A total of 123 variants were observed in this study, of which 10 are known deafness mutations, 23 are previously unreported mutations, and 90, apparently neutral variants. Further, functional validation of the variants identified in this study is likely to result in a better understanding of their pathogenic potential. Before sequencing transcript structures of the TMC1, TMPRSS3, CDH23 and USH1C genes, we examined concordance/discordance of the microsatellite markers tightly linked to the gene of interest. Those families which showed a clear discordance of the markers among affected siblings were excluded from further analysis of the gene. However, families which showed marker-concordance as well as the ones which were uninformative for the markers, were examined for mutations by sequencing all known exonic and flanking intronic regions of the genes. We may have missed a mutation due to an intragenic recombination event, genetic heterogeneity, or when the mutation is present in deep intronic regions or cis-regulatory regions of the gene. Large exonic deletions or in/dels as well as those second site mutations which occur in heterozygous carriers may have also gone undetected.

Among the sequence variants found in this study, eight were found to occur in a heterozygous condition. These were rare variants and were present at conserved locations. Five of these were in USHIC, two in CDH23 and one in TMC1 (Table 2). These changes seem potentially pathogenic. It is possible that individuals with these variants are hearing impaired due to another unknown mutation at these genes or another gene.

Mutational survey of TMPRSS3, TMC1, USH1C, CDH23 and TMIE genes have been carried out in certain world populations. These data suggest that the contribution of these genes to ARNSHL is not the same in all population and varies from 0.5-5% (Table 3). Our observations suggest that the overall contribution of TMPRSS3, TMC1, USH1C, CDH23 and TMIE mutations for ARNSHL is low in India: 1.2% of the hearing impaired examined showed mutations in TMPRSS3, 1.6% in TMC1, 1.8% in USH1C, 1.8% in CDH23 and 1.6% in TMIE. Unlike mutations in the Cx26 gene, which are the most common cause of hereditary impairment in India, the contribution of mutations in these five genes is rather small. The spectra of alleles in the TMPRSS3, TMC1, USH1C and CDH23 genes in Indian populations seem to be quite different from those observed for other world populations; among the 33 mutations observed in our study 23 were not reported in other populations. These studies have implications for early detection of hearing loss, genetic counseling, and for implementation of suitable early intervention strategies.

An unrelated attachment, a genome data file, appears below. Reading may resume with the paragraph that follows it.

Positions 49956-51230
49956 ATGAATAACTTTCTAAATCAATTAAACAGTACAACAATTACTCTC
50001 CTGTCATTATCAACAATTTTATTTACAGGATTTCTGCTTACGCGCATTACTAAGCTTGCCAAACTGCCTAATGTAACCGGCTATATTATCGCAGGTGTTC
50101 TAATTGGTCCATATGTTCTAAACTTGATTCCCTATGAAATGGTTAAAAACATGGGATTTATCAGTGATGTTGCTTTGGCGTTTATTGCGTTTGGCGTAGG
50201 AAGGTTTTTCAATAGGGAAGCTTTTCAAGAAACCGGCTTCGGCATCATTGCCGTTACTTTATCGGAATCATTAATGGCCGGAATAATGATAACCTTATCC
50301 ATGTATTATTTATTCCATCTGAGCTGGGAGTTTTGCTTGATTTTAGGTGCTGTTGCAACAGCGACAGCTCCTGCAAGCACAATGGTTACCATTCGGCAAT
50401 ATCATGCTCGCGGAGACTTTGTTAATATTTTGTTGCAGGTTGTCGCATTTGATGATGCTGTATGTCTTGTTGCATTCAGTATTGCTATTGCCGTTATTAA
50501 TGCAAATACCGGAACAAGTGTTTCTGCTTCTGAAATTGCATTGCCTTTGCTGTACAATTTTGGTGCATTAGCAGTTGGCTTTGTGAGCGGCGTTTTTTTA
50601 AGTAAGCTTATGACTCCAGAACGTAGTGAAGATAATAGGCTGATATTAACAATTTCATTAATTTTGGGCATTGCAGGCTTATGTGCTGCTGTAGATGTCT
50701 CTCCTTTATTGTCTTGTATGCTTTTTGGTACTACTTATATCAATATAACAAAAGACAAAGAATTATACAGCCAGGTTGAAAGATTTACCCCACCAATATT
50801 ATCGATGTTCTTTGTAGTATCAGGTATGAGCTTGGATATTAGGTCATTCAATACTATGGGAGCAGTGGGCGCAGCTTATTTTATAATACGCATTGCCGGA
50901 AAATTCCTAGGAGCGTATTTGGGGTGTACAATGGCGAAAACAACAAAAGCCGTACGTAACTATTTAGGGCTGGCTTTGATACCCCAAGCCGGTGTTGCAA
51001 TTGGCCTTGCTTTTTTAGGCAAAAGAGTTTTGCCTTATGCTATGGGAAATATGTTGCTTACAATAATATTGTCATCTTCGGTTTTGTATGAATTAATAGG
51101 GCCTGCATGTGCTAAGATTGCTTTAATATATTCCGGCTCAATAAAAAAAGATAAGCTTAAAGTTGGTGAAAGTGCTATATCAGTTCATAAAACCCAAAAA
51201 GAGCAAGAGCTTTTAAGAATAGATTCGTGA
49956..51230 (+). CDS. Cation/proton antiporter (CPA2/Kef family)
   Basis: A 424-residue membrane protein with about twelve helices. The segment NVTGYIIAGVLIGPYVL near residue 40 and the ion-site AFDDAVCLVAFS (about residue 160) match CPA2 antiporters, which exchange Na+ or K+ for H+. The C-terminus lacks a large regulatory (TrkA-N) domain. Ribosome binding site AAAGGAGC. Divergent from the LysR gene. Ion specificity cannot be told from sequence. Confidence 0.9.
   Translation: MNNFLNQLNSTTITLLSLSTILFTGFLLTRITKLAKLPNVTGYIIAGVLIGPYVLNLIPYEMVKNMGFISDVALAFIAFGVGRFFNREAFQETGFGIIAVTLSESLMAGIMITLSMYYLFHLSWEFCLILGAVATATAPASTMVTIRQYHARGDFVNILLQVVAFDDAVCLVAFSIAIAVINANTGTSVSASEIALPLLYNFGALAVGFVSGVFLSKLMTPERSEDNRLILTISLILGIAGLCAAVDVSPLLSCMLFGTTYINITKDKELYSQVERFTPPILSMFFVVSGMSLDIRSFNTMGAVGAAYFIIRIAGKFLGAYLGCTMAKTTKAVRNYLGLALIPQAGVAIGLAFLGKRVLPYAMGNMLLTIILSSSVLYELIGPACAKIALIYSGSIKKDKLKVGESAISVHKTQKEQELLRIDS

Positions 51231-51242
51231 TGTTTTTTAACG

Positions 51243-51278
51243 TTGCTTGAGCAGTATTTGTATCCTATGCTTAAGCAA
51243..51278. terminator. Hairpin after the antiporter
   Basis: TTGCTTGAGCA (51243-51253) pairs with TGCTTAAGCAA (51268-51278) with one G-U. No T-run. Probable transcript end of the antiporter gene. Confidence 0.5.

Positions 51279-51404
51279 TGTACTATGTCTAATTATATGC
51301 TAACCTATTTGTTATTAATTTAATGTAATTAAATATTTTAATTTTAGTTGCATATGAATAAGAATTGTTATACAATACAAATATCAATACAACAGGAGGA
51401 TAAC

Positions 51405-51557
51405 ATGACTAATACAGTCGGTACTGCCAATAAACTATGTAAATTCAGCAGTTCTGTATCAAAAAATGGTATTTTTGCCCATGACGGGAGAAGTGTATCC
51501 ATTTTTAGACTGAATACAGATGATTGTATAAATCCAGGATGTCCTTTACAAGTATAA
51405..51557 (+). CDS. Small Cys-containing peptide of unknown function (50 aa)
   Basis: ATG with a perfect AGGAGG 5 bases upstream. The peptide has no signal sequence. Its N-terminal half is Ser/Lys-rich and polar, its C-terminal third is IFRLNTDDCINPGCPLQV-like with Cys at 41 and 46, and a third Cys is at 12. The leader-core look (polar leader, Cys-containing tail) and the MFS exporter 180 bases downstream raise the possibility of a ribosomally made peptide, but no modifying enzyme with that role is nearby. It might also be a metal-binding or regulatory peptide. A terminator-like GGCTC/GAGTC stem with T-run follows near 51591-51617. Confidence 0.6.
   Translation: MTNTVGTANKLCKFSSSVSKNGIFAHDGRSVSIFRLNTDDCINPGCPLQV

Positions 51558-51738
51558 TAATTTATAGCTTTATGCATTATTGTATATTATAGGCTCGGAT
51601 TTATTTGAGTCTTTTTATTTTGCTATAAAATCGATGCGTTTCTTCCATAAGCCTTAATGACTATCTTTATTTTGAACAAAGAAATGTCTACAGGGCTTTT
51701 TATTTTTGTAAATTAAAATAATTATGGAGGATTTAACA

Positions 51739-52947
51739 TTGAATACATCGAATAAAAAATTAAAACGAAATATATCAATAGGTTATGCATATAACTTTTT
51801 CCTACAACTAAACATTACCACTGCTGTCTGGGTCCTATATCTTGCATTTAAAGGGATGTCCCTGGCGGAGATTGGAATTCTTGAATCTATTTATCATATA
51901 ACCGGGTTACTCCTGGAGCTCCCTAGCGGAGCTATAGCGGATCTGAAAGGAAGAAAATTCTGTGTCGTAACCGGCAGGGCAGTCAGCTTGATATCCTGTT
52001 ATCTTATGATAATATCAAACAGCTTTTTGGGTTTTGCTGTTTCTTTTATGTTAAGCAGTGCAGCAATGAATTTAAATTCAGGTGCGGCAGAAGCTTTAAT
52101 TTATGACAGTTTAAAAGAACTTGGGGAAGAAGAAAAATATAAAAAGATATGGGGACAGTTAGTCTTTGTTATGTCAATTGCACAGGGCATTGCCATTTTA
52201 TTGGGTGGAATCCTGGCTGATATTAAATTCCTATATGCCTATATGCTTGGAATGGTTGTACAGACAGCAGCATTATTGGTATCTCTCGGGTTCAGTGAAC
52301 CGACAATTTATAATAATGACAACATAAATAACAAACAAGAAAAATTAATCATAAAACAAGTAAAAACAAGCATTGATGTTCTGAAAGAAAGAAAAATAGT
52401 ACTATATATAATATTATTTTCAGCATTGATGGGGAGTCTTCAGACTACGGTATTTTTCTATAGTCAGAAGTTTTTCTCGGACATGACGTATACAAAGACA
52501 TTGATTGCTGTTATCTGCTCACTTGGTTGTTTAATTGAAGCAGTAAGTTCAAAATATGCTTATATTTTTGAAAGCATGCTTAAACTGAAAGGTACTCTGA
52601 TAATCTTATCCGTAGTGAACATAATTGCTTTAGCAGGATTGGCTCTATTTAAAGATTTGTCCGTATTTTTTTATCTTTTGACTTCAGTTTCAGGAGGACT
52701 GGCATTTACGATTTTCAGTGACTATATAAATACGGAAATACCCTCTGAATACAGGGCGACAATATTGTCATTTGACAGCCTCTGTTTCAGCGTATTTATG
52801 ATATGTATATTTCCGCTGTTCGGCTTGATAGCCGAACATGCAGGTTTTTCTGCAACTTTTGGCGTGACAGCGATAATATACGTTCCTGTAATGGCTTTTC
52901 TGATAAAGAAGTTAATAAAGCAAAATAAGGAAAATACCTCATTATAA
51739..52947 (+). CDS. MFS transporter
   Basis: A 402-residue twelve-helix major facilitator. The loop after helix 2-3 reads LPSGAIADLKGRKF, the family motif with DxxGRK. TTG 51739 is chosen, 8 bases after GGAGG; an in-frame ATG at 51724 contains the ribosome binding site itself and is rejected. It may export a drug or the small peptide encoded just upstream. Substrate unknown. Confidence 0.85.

Table 3. Genetic epidemiology of the TMPRSS3, TMC1, USH1C, CDH23 and TMIE genes.

Supporting Information

Table S1.

New benign gene variants observed in TMC1, USH1C, CDH23 and TMIE.



We thank members of all the families who participated in this study. We thank Karen Avraham (Tel Aviv University) for her contribution to the early stages of the project. We thank Sharat Chandra for critical reading of the manuscript and helpful discussions.

Author Contributions

Conceived and designed the experiments: AA. Performed the experiments: AG NP MV AC MS RS. Analyzed the data: AA AG NP. Contributed reagents/materials/analysis tools: CRSS RJ VM SC AKA AR RRR. Wrote the paper: AA AG NP.